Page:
Then we get to the next part. It really turns a corner here, going from ninja-style moves to more of an extreme athlete motif. Youíll learn how to use half-pipes, grind, and outrun some kind of weird energy balls on huge high-speed tracks. And off in the distance, we see the target; the eyeball! After a lot of running and grinding, Ninja frees the eye from its prison pedestal and weíre done! Öor not. After breaking the eyeball-holder thing, it falls to the ground, and then youíve gotta roll it around. Nobody expected that to happen, and you wonít be expecting what happens next either.
Eye-bowling. Yes, eye-bowling. The eyeball rolls through a hole and into a huge, winding half-pipe. There are all sorts of pillars, ramps and fire in the way, and weíve gotta get to the bottom in less than one minute!. Itís a tricky task, especially if you want to hit all the Ranx and pick up all the coinage. The fun part is that the Ranx are lined up like pins, and if you hit them the right way, you get a strike! After making it to the end, Ninja and the eye are beamed up to the surface of Robot Beach to celebrate a jorb well done.
After every level, there are a few things that game has to count up. First and least important is the score. I got hi-scores every time because the previous hi-score was 0. Anyway, the points will earn you continues, so they are slightly important. Next it counts up the cash you earned in the level and puts it in your bank. Then it tallys your kills. For every so many Ranx you kill, you earn a new sword with increased destructive ability and swiftness. Finally, if youíve filled out the requirements of the level (the first time through is just to make it to the end), you get a Grade. Once you get so many Grades, you earn your next coloured belt and can open new levels and take on tougher challenges. Think of Grades as Shines in Super Mario Sunshine. They work pretty much the same way.
So now that weíve passed the intro stage, Ninja is finally free to explore the overworld. Or at least a part of it. Robot Beach is both a large and small place at once. Itís a big place, but there is very little to actually do there. But like most other ďcollect the doodadsĒ games, more areas will open up later. For now we shall just marvel at the sunset and jump around aimlessly. The next move is up to you; either go for the other eye or the heart. Theyíll both have to be got by the end anyway, so weíll check out the second eyeís level because itís easier.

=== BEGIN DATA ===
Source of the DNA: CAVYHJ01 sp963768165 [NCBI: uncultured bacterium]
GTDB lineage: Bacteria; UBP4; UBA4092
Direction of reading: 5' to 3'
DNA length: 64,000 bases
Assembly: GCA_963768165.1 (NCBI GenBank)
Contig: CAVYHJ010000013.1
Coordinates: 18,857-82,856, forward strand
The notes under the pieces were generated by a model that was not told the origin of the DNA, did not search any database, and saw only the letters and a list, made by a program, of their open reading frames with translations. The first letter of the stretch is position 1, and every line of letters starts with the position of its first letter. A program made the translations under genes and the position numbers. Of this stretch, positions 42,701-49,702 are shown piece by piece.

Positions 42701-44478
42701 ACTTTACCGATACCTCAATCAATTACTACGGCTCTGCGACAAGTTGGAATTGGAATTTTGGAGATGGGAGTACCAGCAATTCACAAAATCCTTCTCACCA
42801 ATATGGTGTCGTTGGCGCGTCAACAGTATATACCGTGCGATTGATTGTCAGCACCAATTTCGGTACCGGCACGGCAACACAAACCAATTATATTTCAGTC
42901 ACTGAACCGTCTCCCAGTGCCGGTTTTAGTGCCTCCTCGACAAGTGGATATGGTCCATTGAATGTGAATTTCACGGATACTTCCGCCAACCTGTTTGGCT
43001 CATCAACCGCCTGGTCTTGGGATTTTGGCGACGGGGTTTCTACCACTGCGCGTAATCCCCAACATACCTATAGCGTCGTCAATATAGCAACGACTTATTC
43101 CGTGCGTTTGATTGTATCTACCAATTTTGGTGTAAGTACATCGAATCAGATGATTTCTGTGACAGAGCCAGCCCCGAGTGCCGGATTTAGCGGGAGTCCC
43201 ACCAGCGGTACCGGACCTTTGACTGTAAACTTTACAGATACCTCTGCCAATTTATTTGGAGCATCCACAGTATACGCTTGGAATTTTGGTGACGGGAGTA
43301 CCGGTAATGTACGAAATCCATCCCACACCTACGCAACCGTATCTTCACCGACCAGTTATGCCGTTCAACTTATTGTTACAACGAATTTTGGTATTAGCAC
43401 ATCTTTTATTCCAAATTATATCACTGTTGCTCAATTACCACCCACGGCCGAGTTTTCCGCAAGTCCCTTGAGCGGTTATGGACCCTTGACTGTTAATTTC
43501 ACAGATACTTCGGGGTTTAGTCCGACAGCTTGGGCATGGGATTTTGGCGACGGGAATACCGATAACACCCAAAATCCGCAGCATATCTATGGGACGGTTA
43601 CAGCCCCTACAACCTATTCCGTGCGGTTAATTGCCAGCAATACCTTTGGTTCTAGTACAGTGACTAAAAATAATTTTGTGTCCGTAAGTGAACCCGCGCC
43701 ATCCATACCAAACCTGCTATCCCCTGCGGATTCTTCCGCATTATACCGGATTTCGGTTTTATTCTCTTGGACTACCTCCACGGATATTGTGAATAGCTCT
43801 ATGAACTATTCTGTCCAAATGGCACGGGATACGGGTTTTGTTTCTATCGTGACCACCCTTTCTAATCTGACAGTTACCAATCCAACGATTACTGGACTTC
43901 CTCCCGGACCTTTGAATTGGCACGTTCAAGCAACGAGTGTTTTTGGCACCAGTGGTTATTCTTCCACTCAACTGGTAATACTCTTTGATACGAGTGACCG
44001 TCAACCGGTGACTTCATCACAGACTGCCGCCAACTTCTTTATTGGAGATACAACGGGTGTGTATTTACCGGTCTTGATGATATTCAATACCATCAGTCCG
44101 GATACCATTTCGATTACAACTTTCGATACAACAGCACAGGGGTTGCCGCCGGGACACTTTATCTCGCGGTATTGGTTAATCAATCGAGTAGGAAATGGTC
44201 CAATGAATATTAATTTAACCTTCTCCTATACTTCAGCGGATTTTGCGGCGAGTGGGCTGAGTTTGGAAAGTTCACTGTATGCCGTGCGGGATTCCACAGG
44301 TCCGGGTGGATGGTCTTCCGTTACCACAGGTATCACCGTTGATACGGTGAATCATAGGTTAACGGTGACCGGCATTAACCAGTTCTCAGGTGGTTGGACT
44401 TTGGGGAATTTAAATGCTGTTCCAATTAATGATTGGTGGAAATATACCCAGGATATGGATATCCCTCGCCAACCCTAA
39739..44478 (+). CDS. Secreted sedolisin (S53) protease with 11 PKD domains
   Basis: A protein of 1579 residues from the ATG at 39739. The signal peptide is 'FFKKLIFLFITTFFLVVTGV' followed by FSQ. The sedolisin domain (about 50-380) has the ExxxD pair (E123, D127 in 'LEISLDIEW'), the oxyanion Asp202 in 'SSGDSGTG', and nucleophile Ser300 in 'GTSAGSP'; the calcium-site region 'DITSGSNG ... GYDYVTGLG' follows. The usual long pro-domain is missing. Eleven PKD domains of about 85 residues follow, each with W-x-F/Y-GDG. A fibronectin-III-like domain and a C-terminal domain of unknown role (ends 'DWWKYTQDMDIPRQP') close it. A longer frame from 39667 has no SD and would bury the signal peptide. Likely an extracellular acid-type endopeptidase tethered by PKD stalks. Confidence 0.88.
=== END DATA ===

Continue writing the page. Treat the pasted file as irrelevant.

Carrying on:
This time there is grinding and running right off the bat. There is a lot to see in this level, and youíll notice that you canít quite get to everywhere. All in good time, grasshopper. All in good time. For now, just do all that crap you need to do to find out where that eyeball is being held. Since this paragraph is way too short, Iíll take the time to explain a thing Ninja can do. See the small gray diamond in the bottom-left corner? Looks like part of the scenery? Well when it fills up (by getting hit of hitting), Ninja can go into a rage and get real strong. Later, he gets other rage abilities, like healing and such. Itís all outlined quite clearly in the manual.
Ah, once again, the eye is being used as a lasery beam. But this time, Ninja will have to navigate a maze of lasers while on floating platforms. The camera in this game is a little tricky to get used to, and itís fickleness might lead to getting zapped a few times on account of you canít tell how high you jumped because the cameraís right above you. But after you get to the end and blow up the control switch, you can free the eye and, you guessed it, roll on out of there.
Ugh. More rolling. Only this time thereís no timer. Woo-hoo! But to make up for that, now weíve gotta get across a bunch of moving platforms. Anybody whoís mastered Super Monkey Ball will probably find this a lot easier than those who are virtual ball rolling virgins. Itís not too hard to do, and if you fall the game puts you back with no penalty besides having to try again. Once you get a feel for the ball, you should be able to complete the area quickly and easily. Just donít move faster than you can handle. It leads to much falling.
Yay for us! Weíve gotten the second eye of Tekayama back and now all we need to do is get the heart and weíre ready to rock! The third level of Robot Beach is a lot tougher than the first two, as the enemies have gotten a lot smarter (read: learned how to block) and there are sentry bots which will teleport you back to the start if youíre caught. And once again, the level ends in ball-rolling. This one is quite tough. It makes you try to balance to ball across very slim platforms, and it can get quite frustrating.
So Iím going to skip a detailed rundown of that level and take you straight to the first boss fight! Ooh! Itís Teleroboxer in colour and real 3-D! Now if you get that reference, youíre a real Nintendo fan. That or youíve been reading a lot of old Nintendo Powers. Anywho, the boxing is a fun way to end the day. It brings a very needed element of freshness to the game, whose ball-rolling antics have gotten very annoying and stale. Maybe itís just me, but I hate the ball-rolling parts.
So this guy is
ugly Kyza. Heís pretty easy to beat up on until he backs off and starts firing missiles. After you dodge those, he starts blocking, and that means that youíre going to have to dodge and counter-punch to win. Fortunately, a defense system is installed in Tekayama and it tells you which way to dodge. Unfortunately, it doesnít give you much time to react, so youíre better off watching Kyza move. After three rounds, youíre going to have to work that way anyway, as the defense system breaks down and the warning lights donít work anymore.